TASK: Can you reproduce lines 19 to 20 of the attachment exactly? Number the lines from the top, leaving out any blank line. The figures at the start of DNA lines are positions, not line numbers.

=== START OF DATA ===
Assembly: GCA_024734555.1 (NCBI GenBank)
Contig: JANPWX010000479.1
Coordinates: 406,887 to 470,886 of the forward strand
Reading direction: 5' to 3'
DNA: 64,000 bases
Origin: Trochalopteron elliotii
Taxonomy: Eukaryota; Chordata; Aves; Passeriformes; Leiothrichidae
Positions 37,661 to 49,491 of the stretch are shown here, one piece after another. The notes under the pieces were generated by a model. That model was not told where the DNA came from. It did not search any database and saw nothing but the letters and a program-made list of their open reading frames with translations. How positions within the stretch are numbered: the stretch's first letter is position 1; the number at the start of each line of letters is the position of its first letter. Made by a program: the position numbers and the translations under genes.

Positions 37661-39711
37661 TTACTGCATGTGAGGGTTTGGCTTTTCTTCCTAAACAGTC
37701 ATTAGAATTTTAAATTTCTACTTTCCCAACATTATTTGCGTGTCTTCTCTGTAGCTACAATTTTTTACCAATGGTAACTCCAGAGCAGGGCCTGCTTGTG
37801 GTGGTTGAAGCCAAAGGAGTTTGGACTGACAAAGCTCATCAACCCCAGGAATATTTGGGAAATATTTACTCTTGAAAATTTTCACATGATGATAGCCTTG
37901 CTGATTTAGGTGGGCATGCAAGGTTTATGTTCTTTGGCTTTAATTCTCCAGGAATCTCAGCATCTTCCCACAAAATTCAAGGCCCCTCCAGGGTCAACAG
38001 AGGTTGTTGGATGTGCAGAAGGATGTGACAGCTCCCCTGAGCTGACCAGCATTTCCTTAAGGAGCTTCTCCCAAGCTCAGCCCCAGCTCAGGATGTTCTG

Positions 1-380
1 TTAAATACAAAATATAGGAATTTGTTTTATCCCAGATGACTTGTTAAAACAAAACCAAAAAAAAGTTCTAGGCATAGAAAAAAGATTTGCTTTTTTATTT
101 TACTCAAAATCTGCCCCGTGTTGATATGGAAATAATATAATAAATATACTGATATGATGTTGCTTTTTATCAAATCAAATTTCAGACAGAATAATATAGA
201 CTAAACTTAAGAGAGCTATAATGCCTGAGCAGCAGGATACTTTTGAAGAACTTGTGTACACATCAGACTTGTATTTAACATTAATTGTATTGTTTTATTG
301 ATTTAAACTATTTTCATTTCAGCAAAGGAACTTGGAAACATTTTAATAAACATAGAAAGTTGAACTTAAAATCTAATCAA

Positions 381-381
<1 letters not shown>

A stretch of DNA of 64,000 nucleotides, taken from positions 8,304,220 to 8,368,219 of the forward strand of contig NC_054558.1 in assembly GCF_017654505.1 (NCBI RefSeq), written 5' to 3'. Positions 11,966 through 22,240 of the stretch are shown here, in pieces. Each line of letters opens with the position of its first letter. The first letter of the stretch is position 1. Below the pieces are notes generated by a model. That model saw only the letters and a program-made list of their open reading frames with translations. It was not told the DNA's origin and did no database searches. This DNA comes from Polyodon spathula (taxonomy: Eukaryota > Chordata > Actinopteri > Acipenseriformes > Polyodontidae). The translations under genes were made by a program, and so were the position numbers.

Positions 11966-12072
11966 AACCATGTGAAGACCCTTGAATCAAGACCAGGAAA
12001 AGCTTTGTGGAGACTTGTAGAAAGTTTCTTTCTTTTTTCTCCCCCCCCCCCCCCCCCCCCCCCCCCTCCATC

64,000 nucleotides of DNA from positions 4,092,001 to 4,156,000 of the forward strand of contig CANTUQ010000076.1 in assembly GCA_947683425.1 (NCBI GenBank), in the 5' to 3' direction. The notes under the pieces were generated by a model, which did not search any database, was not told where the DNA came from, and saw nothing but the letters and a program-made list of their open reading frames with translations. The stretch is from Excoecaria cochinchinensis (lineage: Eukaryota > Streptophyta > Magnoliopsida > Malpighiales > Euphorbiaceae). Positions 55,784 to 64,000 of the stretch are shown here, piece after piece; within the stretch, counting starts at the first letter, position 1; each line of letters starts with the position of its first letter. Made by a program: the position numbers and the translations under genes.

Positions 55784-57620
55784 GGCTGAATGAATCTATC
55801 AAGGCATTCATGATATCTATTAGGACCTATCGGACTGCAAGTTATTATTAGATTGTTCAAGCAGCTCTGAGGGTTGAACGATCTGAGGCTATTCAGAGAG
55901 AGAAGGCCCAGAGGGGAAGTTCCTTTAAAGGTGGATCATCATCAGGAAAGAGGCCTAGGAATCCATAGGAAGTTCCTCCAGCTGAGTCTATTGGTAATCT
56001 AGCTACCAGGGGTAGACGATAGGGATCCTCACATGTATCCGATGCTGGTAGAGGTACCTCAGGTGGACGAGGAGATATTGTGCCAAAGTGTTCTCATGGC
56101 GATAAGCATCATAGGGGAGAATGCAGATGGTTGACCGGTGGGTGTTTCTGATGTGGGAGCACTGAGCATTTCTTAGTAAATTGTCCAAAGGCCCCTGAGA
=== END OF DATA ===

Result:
301 ATTTAAACTATTTTCATTTCAGCAAAGGAACTTGGAAACATTTTAATAAACATAGAAAGTTGAACTTAAAATCTAATCAA

Positions 381-381